Wednesday, March 21, 2018

WINNING COMPOSERS: pops/light music division, 2017-18

The American Prize is honored to announce the winners and runners-up of The American Prize in Composition, 2017-18, in the pops/light music division. Congratulations! The pops/light music division is a new contest first offered in 2017-18.

Complete listings of finalists and semi-finalists in The American Prize competitions may be found elsewhere on this blog. Please use the chronological tool in the right-hand column to find specific results.

QUICKNOTES: Although The American Prize does not usually provide written evaluations to semi-finalists, some semi-finalist composers will receive in their certificate packets short comments, suggestions or overall impressions made during the judging. We hope they will prove valuable. All finalists receive written evaluations from a member of The American Prize judging panel.

REMINDER: The final postmark deadline for composers to apply for The American Prize, 2018-19, is APRIL 30, 2018.  There is no need to email in advance to take advantage of the April date. Please note that although the deadline date on application forms will not be changed, be assured your application will be accepted through the final deadline.

Please make us aware of any misprints:

The American Prize in Composition—Pops/Light Music Division (professional division)

The American Prize winner:
Gregory Yasinitsky   Pullman WA 
    Jazz Concerto for Piano and Orchestra
Gregory Yasinitsky
Gregory W. Yasinitsky, Director of the School of Music at Washington State University, has an international reputation as a composer, arranger and saxophonist. He is a recipient of grants and awards from the National Endowment for the Arts, The Commission Project, Artist Trust and ASCAP. Yasinitsky has over 210 published musical works performed in over forty countries world-wide. His compositions and saxophone playing are featured on over fifty recordings. Yasinitsky has written music especially for David Sanborn, Clark Terry, Dave Liebman, and has performed with Randy Brecker, Sarah Vaughan, Ray Charles, and the San Francisco and Spokane Symphonies.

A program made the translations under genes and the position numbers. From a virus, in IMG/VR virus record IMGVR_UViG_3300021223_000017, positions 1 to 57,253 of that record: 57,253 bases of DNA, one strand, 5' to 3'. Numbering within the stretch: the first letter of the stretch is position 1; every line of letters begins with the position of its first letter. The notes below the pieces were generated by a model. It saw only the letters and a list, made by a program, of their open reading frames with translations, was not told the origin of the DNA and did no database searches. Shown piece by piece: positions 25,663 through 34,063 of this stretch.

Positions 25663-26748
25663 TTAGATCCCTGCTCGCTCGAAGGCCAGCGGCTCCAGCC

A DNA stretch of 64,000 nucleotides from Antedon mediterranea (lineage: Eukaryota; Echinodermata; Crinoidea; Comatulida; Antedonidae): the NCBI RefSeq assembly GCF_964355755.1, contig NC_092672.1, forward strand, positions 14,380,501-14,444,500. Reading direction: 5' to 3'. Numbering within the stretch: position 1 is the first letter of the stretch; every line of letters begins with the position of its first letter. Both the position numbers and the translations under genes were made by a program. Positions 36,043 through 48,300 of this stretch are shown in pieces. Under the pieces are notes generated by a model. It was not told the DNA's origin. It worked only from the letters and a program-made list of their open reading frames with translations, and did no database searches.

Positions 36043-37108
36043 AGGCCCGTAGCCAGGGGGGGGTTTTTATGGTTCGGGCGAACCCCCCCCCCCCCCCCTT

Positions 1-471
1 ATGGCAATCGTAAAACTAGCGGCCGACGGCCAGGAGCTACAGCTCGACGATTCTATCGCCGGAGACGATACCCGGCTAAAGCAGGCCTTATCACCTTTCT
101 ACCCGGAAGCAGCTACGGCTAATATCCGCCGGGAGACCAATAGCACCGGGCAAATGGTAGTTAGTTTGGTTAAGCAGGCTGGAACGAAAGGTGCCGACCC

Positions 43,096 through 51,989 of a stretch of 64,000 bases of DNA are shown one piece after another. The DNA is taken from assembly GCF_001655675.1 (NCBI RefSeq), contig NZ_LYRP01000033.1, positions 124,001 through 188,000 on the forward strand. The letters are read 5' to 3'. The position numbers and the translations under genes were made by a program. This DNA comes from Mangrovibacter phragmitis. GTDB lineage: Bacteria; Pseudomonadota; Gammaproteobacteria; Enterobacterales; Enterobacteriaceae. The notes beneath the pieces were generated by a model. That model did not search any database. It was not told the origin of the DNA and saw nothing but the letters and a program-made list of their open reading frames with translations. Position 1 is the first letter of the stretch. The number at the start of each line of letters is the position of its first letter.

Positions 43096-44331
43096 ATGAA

2nd Place:
Huei Li Lam   Brooklyn NY 
    The Unknown Bell
Huei Li Lam
New York based pianist, Huei Li Lam is an award winning composer who specializing in both contemporary jazz and classical music. She began her music studies at a very young age, earning her Associate Diploma, Recital Piano from the Trinity College of London when she was just eleven. She then proceeded to earn her Licentiate Diploma, Recital Piano and Associate Diploma, Recital Violin a few years later.

She was later awarded a scholarship to further her studies at the prestigious Berklee College of Music. With her exceptional musical abilities, she completed her Bachelor of Music with a Five-years Dual Major Degree Program in Performance and Jazz Composition in just 1.5 years. Her accolades include the Global Music Awards (GMA), Young Composer Showcase Winner at the 2017 International Jazz Education Network Conference, and the Finalist of Seattle Women's Jazz Orchestra (SWOJO) Annual Jazz Composition Contest for Women Composer in 2016.

3rd Place:
Delvyn Case   Quincy MA 
    Rocket Sleigh
Delvyn Case
Delvyn Case (b 1974) is a composer, conductor, scholar, performer and educator based in the Boston area.  His music has been performed by 70 orchestras from Alaska to Florida , plus the Grammy-winning quintet Chestnut Brass Company, mezzo-soprano D’Anna Fortunato, The Hermitage Trio, The US Coast Guard Band, The New York Virtuoso Singers, and many others.    He is the composer of The Prioress’s Tale, a 75-minute chamber opera inspired by Chaucer, whose January 2008 premiere garnered a featured article in the Boston Globe. A parable about the power of forgiveness to heal the wounds of religious intolerance, the production toured New England for 3 seasons, supported by institutions wishing to explore issues of interfaith dialogue and peace-making in a unique way.  Delvyn Case holds degrees from Yale and the University of Pennsylvania, and currently teaches at Wheaton College.   He lives in Quincy, Massachusetts.


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